The brutish Bin and his gang re-emerge from the back of the dock. They pursue the couple, eventually trapping them beneath a bridge. Bin is determined that Ya will take him back, and becomes increasingly hostile towards her when she turns him down. Jie, noticing his usual tormentors are now focused on a different target, makes his exit – flouncing away from the scene in an embarrassingly exaggerated fashion, which I imagine must have been egged on by the director asking specifically for him to run ‘as nerdily as humanly possible’.
I am still unsure exactly what we are supposed to be feeling here. I suspect it is supposed to be pity for the boy who was on the brink of being loved having that snatched away instantly. But beyond sniggering at the character’s floppy gait, the only emotion I felt was contempt for the individual abandoning the one person who had shown him kindness, as it is heavily implied that she is about to be assaulted.
After an amount of time that seems longer than him ‘nipping to the shops to buy a paperweight’, he does return to the scene, armed with the most pathetic twig he could find as a weapon, and is immediately captured. Ya is nowhere to be scene – and whatever happened to her in the interim is never addressed. However, it seems very likely that the film was about to do its very worst to her, and either bottled it when a teacher interjected, or simply could not figure out a way to film it without making everyone intensely uncomfortable, so gave up.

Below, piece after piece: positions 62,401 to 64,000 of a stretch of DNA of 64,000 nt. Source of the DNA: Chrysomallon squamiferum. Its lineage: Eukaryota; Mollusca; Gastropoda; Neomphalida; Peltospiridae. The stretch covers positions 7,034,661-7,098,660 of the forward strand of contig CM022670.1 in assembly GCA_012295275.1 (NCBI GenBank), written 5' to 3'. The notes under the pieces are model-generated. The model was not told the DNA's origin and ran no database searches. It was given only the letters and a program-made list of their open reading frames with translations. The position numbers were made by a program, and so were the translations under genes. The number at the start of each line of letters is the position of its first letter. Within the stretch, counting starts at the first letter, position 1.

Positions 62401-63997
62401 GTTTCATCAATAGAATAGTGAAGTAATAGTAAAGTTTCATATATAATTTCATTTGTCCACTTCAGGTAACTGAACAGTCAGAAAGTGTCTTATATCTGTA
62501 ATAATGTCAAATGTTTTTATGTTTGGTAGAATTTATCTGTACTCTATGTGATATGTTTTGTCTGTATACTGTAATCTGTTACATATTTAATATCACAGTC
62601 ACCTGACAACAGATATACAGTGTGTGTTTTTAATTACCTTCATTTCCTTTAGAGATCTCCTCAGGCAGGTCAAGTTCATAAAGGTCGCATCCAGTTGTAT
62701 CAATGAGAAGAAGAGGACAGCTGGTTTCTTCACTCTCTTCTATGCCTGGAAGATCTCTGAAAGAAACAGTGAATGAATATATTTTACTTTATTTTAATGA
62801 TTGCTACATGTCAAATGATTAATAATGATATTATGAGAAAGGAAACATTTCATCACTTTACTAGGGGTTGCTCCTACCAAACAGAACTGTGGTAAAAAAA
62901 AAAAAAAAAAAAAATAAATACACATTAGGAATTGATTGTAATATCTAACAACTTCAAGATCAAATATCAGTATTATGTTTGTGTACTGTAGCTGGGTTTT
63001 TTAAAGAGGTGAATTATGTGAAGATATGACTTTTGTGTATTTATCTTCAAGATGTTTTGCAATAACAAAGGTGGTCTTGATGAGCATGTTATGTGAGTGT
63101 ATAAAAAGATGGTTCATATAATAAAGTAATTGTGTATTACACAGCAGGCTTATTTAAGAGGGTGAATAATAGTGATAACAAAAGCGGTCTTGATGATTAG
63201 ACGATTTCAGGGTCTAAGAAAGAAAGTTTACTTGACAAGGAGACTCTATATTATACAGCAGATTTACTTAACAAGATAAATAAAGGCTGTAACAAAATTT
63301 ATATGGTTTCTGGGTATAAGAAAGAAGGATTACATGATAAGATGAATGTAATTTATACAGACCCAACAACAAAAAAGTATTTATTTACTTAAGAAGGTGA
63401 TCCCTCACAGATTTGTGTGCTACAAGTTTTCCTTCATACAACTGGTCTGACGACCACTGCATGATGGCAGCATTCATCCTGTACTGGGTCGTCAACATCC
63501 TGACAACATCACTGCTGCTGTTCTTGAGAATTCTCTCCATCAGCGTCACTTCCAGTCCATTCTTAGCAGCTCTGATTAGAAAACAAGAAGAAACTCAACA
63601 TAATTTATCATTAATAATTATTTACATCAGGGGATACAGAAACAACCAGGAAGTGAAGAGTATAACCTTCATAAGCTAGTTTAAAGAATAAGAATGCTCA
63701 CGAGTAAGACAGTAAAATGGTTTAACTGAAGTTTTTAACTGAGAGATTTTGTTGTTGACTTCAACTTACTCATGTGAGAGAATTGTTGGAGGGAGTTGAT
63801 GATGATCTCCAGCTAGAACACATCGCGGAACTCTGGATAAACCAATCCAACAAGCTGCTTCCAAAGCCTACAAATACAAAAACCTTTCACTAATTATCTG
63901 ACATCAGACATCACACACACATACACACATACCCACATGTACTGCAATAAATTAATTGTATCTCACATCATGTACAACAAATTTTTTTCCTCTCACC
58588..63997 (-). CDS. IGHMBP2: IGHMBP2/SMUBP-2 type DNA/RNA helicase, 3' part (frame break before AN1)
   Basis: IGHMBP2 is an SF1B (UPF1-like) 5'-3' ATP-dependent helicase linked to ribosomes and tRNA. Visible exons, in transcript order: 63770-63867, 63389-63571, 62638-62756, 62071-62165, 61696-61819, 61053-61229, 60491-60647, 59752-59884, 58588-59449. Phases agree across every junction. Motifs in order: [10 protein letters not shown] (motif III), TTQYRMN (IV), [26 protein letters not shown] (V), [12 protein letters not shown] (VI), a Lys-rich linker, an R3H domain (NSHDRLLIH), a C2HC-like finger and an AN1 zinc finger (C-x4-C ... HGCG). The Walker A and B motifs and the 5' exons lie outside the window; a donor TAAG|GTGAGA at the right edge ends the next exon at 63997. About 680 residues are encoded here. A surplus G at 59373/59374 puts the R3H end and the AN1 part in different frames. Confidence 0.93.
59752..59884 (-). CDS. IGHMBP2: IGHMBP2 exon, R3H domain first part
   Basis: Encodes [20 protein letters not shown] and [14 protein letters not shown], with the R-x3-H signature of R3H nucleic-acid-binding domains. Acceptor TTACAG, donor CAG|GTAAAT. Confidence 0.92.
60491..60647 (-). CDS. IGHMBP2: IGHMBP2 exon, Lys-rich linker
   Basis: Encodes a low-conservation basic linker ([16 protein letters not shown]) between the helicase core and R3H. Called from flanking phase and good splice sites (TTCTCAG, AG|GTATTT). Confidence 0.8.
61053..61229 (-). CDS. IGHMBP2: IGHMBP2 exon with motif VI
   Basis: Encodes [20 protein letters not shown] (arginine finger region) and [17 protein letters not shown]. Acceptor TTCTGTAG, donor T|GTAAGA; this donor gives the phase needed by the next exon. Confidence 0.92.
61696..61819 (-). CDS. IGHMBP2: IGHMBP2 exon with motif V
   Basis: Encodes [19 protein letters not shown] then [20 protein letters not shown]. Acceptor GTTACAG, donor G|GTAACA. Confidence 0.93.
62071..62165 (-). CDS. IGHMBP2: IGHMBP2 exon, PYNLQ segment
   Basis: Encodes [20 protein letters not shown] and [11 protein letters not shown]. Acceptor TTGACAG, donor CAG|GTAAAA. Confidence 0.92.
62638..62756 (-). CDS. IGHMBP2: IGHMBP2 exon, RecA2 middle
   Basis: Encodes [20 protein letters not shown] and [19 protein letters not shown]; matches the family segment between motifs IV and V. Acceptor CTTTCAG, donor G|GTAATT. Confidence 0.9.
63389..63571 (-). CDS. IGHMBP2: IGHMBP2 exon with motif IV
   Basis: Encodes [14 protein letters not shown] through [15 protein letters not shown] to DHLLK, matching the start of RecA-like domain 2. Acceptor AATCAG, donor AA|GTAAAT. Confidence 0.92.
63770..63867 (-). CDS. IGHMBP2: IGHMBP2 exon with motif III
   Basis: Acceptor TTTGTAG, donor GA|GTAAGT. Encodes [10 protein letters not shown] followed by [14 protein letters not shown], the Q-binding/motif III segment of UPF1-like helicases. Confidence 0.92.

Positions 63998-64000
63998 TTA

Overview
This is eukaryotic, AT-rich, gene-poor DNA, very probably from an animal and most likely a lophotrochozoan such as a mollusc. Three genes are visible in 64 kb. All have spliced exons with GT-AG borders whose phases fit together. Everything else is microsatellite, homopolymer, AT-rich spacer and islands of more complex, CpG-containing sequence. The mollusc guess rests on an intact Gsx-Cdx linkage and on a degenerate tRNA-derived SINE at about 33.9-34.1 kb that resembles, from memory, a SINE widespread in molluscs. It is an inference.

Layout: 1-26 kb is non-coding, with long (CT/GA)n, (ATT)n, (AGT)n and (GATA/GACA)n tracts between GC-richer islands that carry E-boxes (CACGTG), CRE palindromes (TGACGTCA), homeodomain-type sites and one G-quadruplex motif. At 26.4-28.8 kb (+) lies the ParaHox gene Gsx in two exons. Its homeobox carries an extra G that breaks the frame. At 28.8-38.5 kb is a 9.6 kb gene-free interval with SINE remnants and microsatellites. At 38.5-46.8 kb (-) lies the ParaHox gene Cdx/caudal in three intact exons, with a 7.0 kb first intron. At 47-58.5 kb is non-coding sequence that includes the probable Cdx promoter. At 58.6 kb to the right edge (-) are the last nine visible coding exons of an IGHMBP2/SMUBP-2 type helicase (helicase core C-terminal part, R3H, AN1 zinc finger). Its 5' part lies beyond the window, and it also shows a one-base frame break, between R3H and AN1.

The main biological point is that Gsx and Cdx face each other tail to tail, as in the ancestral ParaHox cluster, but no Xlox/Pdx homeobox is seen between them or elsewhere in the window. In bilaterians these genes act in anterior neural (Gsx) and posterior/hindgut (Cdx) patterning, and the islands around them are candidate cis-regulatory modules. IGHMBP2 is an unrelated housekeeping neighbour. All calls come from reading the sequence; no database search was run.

Now the writer decides to hand Jie his character arc, despite him having returned too late. Not when he could have done something to actually help, but when he can do something to make himself feel better about it. Challenging Bin to a one-on-one fight, he is comprehensively beaten, flailing limp-wristed at the bully who eventually sends him tumbling down a flight of steps. It is there he finds a shard of the paperweight – smashed possibly to symbolise the horrors Ya went through in his absence. As the bully approaches to attack again, Jie uses the shard to slash and bludgeon him until he stops moving.
Honestly, it might have been better if the film just ended here. Zeqiang Liu decides to try and eat their cake and have it too, though. Because as much as they want this to be a horrible, brutal film, they also want it to fulfil the criteria of a stale teen love story. So, Ya re-emerges, apparently completely unscathed. As Ya appears to forgive Jie for legging it in her time of need, the couple embrace – and the credits roll to one of the worst (and most utterly misplaced) renditions of AC/DC’s Back in Black you will ever hear.
What on Earth did we just sit through, and why? If this was a group of students simply hoping to experiment with different camera techniques (some effective hand-held shots during combat sequences, for example), that might be a valid learning experience. But why would they even try and handle some of the hefty issues seemingly on the table, if they had so little interest in them compared to the technical experience they were getting? Why bother with a love story? Why release this on an unsuspecting public? Whatever the answers, this is not a case of anything being lost in translation; these are conventions and tropes I am all too aware of and bored by – but worse than that, every single one of them was delivered poorly.